Related to the previous post I noted the quote by Maureen Downey were she questioned how investing $500 per student for an iPad would save any money.
Figuring there are probably about half a million middle school students in Georgia, how are we saving any money spending $500 per student per year, which is what Williams said at the press conference today? (This morning, I received the actual numbers of middle schoolers: 377,478 middle schoolers reported enrolled this fall. At $500 apiece, that's $188,739,000. Thanks, Quanalyst)
Since she's the eduction blogger for the Altlanta Journal Constitution and it really isn't hard to explain the cost/benefit analysis I checked her blog to see if that's really what she said in context. Alas, that is what she said
If Ms. Downey read my blog I would proceed, in the most condescending way possible, ask her a series of questions designed to show that, while this may seem like a legitimate question to someone who isn't familiar with education issues and costs, it demonstrates a lack of subject matter expertise or willingness to apply that subject matter expertise to education is a way that actually informs readers. Again, she's a professional blogger for a real newspaper and is paid to do the analysis she didn't do here.
Since Ms. Downey can't be troubled to actually do her job I will break it down for you, my lucky reader.
How are we saving any money spending $500 per student per year? The answer is that the goal of introducing tablets is to eventually eliminate the need for pen/paper testing and printed copies of text books. This may not seem like a big deal, but both these areas are major spends for schools. For example, pen/paper tests may not seem like a big deal but they are expensive. They need to be printed and shipped, which isn't cheap. You need to have a proctor, you need someone to scan the tests into a reader if they are scored automatically but usually they are hand scored. And Highstakes testing are all or nothing propositions since they need to be take by all students at the same time. It's a pretty penny.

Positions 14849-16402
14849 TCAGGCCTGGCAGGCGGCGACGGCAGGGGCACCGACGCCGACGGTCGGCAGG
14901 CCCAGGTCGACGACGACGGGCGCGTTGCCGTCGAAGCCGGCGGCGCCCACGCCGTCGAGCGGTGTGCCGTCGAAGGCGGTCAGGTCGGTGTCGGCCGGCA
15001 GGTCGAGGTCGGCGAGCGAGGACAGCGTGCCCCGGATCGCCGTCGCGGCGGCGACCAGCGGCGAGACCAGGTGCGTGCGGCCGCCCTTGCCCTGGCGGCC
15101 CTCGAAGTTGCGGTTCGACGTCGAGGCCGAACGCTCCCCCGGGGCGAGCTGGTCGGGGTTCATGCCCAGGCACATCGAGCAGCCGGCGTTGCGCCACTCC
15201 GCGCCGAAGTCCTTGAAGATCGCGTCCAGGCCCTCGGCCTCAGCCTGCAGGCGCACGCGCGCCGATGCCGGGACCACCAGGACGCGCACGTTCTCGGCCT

Now, Ms. Downey has brought up some good points, specifically durability. Apple products are delicate animals that must be coddled and loved. They are not designed for durability and that is a huge must-have in education. Kids break stuff. But, durability will come as manufacturers start honing in on this niche (which includes hospitals and airlines).
My point, though, is that if you want to claim authority about a subject then make sure you actually know what your talking about. Or else Prudog will call you out on a blog no one actually reads.